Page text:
Your Handy Guide On What You Can And Cannot Recycle

You’ve probably seen those big blue recycling bins around your estate, but how often do you use them? They’re part of our National Recycling Programme and provided by NEA-licensed public waste collectors at all HDB estates and landed properties in Singapore. 

(Photo: Ng Sor Luan)

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How It Works

The collection system is a commingled one where all four types of recyclables (that is, glass, metal, paper, plastic) go into one blue recycling bin.

Each bin has information on what can and cannot be recycled. For instance, food and liquid waste should not be thrown inside as they can contaminate the recyclables and make them unsuitable for recycling, not to mention draw pests.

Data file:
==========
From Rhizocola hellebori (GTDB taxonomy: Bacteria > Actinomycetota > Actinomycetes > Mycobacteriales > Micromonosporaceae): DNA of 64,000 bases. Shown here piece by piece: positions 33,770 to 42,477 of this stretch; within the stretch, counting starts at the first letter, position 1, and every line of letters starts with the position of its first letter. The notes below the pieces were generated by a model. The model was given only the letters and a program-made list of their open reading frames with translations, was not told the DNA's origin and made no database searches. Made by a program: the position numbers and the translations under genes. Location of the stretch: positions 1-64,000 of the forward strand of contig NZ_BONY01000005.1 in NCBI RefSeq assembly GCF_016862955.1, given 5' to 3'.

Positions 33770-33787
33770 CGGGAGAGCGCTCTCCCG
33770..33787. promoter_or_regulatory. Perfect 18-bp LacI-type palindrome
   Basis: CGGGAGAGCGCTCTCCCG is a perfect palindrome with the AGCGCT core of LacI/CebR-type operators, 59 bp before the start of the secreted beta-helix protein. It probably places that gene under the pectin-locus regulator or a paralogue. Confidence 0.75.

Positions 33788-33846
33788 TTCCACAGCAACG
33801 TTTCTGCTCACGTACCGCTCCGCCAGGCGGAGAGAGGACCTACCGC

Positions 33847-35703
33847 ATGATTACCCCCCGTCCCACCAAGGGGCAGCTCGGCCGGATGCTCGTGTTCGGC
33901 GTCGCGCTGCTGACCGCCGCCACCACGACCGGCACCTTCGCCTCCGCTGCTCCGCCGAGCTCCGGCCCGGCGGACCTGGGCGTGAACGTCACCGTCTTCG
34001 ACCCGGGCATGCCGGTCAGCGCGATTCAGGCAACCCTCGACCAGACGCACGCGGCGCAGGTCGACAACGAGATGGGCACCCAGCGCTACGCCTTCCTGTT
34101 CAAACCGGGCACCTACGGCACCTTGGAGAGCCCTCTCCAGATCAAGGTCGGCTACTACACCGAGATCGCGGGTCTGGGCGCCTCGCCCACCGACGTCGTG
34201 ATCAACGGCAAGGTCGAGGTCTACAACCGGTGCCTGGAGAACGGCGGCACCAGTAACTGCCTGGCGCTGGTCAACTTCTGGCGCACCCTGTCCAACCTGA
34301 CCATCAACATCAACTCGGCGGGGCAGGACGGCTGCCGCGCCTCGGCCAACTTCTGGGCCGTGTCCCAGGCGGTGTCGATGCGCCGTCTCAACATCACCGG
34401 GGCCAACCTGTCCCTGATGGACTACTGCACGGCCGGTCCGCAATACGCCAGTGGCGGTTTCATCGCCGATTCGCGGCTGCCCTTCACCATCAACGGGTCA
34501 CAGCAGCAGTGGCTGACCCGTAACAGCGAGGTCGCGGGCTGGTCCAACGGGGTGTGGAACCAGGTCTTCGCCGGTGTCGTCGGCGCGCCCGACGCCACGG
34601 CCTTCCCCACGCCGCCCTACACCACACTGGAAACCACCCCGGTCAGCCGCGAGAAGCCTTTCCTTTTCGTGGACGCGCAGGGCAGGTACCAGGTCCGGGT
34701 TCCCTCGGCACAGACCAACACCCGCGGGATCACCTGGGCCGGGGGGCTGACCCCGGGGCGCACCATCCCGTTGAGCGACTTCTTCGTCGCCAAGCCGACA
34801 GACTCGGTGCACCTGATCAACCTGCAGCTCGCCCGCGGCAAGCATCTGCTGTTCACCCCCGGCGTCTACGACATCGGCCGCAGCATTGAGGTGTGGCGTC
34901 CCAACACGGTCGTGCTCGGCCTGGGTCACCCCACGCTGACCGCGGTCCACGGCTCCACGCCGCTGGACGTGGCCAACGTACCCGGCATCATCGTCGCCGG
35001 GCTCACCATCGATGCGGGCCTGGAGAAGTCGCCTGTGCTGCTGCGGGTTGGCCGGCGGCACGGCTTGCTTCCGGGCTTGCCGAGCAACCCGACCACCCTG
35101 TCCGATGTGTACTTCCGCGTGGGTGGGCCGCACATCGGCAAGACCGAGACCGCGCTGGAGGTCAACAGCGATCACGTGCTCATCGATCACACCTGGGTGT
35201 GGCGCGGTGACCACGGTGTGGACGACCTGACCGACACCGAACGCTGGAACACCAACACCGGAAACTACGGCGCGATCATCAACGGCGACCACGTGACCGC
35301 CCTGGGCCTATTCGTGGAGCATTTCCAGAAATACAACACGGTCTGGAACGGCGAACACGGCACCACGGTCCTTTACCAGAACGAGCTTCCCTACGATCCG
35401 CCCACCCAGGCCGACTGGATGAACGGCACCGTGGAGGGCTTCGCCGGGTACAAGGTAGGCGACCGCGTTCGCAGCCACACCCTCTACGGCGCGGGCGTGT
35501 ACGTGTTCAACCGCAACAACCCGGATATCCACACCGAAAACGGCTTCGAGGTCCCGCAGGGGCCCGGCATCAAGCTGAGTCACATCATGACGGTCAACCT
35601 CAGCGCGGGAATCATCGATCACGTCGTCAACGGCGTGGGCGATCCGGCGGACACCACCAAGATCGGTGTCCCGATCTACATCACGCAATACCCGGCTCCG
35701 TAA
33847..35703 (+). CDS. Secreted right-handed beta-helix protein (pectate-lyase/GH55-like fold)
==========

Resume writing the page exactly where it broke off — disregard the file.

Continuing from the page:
Containers with liquids other than plain water should be emptied, rinsed and washed, while boxes should be flattened where possible to save space in the bin.

Recycling trucks collect from the bins daily or thrice a week, depending on the sector. The recyclables are taken to material recovery facilities where they are sorted by a semi- automated process into paper, plastics, metal and glass. Each sorted group is sent to a local or overseas recycling plant and made into new products.

Here are examples of what can and cannot be recycled: